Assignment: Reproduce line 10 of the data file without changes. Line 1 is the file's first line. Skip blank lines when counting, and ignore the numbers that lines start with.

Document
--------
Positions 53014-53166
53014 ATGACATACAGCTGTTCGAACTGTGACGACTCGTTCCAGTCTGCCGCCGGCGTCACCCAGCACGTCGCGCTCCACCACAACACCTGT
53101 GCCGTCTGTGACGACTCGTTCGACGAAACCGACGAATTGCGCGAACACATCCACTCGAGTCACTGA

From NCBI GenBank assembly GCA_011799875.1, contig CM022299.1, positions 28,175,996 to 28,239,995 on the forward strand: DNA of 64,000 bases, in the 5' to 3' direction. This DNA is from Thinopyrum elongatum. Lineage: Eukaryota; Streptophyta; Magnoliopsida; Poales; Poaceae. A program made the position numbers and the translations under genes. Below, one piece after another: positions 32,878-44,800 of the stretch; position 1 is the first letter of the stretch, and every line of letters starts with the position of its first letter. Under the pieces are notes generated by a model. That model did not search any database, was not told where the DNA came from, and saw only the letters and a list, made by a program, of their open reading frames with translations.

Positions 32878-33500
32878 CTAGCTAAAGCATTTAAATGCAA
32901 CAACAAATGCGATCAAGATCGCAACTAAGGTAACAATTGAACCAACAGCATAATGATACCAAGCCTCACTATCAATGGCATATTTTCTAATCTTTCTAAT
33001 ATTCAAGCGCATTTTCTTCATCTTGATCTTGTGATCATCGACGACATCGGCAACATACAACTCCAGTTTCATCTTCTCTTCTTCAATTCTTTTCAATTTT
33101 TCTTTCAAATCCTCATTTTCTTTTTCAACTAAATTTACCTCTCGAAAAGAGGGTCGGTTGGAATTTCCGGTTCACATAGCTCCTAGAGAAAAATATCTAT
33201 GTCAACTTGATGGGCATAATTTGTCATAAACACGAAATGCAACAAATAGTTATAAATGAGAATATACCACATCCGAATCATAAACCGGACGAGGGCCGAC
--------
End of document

33201 GTCAACTTGATGGGCATAATTTGTCATAAACACGAAATGCAACAAATAGTTATAAATGAGAATATACCACATCCGAATCATAAACCGGACGAGGGCCGAC